See Our Current Ethiopian Coffees Below

Ethiopian Coffee History

According to Ethiopian legend, coffee was discovered by Kaldi, an Abyssinian goat herder in 850 AD.  The story goes that Kaldi discovered coffee after observing the energy boost his goats gained from consuming mysterious berries, which we now know to be coffee beans.  After sampling them himself, Kaldi gathered up the berries and brought them to his village's head monk who claimed they were “the devils work” and threw them into the fire.  The roasting coffee beans filled the monastery with a powerful aroma and the head monk ordered the other monks to rake the coffee beans out of the fire and place them in hot water for consumption.

While this is a fun story, there is little evidence that this is how the Ethiopians discovered coffee. In fact, the first iteration of this tale does not appear until the 1400s.  There is also evidence that it was customary to chew on coffee beans in Ethiopia prior to brewing coffee.  Although there are some doubts as to the legitimacy of this legend, there is written evidence of Ethiopian coffee brewing as early as 900 AD.

Ethiopian Coffee Ceremony 

Ethiopia’s coffee history has created a rich coffee tradition that still occupies a place in Ethiopian culture.  The Ethiopian coffee ceremony plays a major role in Ethiopian culture and everyday life.  The coffee ceremony is a very important social and spiritual event that takes place for two to three hours three times a day.  It is customary for the women of the household to perform the ceremony in the morning, afternoon, and evening, or when welcoming guests into their homes or in times of celebration.  The ceremony involves the women of the household to process the raw, unwashed coffee beans into finished cups of coffee.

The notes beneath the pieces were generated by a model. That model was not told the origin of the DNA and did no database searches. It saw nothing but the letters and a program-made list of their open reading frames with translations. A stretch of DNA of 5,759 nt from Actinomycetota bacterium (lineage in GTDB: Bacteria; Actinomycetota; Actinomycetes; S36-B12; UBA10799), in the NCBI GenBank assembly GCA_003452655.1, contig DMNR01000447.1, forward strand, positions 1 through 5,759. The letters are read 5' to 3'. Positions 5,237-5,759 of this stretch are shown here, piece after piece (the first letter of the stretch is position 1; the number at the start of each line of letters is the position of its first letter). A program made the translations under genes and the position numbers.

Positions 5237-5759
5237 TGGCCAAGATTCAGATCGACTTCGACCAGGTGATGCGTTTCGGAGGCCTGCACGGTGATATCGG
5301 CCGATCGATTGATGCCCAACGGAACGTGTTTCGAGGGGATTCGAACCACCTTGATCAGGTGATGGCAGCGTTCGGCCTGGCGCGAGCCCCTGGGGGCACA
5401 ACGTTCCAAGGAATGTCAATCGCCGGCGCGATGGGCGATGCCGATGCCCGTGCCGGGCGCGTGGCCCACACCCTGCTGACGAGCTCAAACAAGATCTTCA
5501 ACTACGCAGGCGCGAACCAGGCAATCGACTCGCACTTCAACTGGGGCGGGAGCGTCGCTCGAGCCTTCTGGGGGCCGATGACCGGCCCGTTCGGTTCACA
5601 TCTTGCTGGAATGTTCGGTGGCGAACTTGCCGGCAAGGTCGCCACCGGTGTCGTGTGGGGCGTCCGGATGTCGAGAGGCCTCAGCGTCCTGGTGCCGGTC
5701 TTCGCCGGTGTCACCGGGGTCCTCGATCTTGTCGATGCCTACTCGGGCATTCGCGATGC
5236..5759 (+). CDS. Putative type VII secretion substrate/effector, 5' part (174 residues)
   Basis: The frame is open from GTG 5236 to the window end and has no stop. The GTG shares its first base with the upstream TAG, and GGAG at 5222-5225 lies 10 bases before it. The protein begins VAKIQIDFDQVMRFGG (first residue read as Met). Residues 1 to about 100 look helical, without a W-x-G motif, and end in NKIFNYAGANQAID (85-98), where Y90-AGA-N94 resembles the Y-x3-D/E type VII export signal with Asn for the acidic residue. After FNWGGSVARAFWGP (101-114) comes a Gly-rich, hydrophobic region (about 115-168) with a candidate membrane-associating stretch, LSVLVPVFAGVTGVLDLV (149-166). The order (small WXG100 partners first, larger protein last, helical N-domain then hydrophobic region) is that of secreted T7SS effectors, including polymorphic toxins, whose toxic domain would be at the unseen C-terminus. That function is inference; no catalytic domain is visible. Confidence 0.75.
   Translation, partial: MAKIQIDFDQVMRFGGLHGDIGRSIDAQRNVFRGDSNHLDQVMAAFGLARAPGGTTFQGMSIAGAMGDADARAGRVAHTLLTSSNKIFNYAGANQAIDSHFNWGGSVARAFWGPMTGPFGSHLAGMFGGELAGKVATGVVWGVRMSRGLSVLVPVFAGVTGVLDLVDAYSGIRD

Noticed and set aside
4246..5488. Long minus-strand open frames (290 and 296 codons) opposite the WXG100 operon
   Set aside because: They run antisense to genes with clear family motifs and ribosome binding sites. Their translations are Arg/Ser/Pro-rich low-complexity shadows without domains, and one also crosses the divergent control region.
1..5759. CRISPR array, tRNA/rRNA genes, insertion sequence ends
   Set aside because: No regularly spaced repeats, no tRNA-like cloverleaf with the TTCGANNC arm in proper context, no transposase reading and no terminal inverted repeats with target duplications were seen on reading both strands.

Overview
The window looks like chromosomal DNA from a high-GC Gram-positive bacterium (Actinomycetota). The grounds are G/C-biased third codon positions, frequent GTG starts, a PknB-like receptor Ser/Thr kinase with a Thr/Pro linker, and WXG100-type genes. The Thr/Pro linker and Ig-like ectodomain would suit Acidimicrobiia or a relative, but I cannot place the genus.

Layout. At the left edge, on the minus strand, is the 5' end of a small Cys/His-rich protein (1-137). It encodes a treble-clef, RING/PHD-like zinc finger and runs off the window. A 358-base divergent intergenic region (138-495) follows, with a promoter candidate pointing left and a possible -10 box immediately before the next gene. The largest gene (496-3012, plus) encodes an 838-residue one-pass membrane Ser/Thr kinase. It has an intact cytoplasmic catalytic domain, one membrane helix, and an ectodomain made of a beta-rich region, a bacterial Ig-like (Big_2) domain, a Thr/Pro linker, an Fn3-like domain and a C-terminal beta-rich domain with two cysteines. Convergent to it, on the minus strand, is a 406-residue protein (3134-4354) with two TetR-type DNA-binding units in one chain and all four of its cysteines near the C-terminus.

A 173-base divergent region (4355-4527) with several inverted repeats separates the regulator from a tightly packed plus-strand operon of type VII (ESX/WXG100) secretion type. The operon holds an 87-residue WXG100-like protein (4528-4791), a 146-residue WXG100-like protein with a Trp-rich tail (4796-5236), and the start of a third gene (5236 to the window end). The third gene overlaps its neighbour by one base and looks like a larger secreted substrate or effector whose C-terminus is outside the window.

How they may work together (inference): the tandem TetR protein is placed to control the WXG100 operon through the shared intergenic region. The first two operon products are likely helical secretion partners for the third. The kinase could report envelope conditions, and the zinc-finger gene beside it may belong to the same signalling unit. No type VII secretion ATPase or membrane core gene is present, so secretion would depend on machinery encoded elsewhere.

The coffee ceremony is a multi-step process that last two to three hours:

    • First, the hostess and her daughters spread freshly cut grasses and flowers across the kitchen floor and burn incense to ward off any evil spirits. 
    • She then fills the Jebena, a clay coffee pot with a round bottomed with water and puts it over hot coals.
    • Next, the hostess holds a special pan over hot coals to clean the green coffee beans and shakes it until the beans are cleaned.
    • The hostess then uses a mortar and pestle to grind the beans into a course ground.
    • Next the hostess adds the freshly ground coffee beans into the Jebena and the mixture is brought to a boil and removed from the heat.
    • Once the coffee is brewed, the hostess pours the coffee into a tray of small handleless cups, pouring the coffee from about one foot above the cup.
    • The youngest child serves the oldest guest the  first cup of coffee, then hostess serves everyone else.
    • Guests may add sugar to their coffee and are supposed to praise the hostess for her coffee brewing skills and the coffees taste.
    • Although milk is often added to coffee, during the Ethiopian coffee ceremony it is not typically offered.